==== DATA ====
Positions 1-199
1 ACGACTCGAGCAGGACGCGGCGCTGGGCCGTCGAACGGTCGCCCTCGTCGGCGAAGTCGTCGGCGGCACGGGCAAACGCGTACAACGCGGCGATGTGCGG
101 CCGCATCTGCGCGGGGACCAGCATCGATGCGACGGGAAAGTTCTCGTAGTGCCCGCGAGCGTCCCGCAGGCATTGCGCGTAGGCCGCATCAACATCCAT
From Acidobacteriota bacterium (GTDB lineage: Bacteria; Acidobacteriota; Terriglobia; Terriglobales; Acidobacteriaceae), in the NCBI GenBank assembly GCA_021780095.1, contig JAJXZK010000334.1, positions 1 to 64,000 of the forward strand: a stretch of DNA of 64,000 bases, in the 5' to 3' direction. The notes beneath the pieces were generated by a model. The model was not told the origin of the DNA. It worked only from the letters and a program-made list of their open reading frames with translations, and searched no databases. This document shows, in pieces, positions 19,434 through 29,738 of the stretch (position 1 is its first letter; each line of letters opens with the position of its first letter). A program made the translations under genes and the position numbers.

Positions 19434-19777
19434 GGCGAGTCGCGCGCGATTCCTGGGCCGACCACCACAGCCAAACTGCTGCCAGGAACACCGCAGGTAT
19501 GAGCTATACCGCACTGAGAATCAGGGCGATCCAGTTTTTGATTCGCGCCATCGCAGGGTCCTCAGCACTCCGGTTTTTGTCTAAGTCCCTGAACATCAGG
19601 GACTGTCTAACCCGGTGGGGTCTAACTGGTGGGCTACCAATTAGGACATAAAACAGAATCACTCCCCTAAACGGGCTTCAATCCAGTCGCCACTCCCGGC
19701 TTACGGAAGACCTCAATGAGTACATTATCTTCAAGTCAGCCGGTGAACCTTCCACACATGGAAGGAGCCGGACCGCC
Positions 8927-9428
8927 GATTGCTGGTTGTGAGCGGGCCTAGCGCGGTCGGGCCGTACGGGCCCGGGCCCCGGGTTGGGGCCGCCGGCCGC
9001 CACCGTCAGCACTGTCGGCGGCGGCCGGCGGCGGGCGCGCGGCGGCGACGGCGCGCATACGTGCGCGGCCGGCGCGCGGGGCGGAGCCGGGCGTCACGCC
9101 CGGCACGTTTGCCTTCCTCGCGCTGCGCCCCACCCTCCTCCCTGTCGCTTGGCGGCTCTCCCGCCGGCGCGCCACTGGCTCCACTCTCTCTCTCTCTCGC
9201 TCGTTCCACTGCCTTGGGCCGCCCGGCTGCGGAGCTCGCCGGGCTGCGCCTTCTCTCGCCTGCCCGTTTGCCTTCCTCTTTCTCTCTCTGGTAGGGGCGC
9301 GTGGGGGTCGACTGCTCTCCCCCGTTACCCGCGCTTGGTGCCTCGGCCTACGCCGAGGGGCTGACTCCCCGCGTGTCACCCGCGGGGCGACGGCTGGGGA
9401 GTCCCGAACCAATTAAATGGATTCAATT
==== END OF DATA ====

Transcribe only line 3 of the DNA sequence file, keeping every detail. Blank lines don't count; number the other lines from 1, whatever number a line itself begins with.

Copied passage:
101 CCGCATCTGCGCGGGGACCAGCATCGATGCGACGGGAAAGTTCTCGTAGTGCCCGCGAGCGTCCCGCAGGCATTGCGCGTAGGCCGCATCAACATCCAT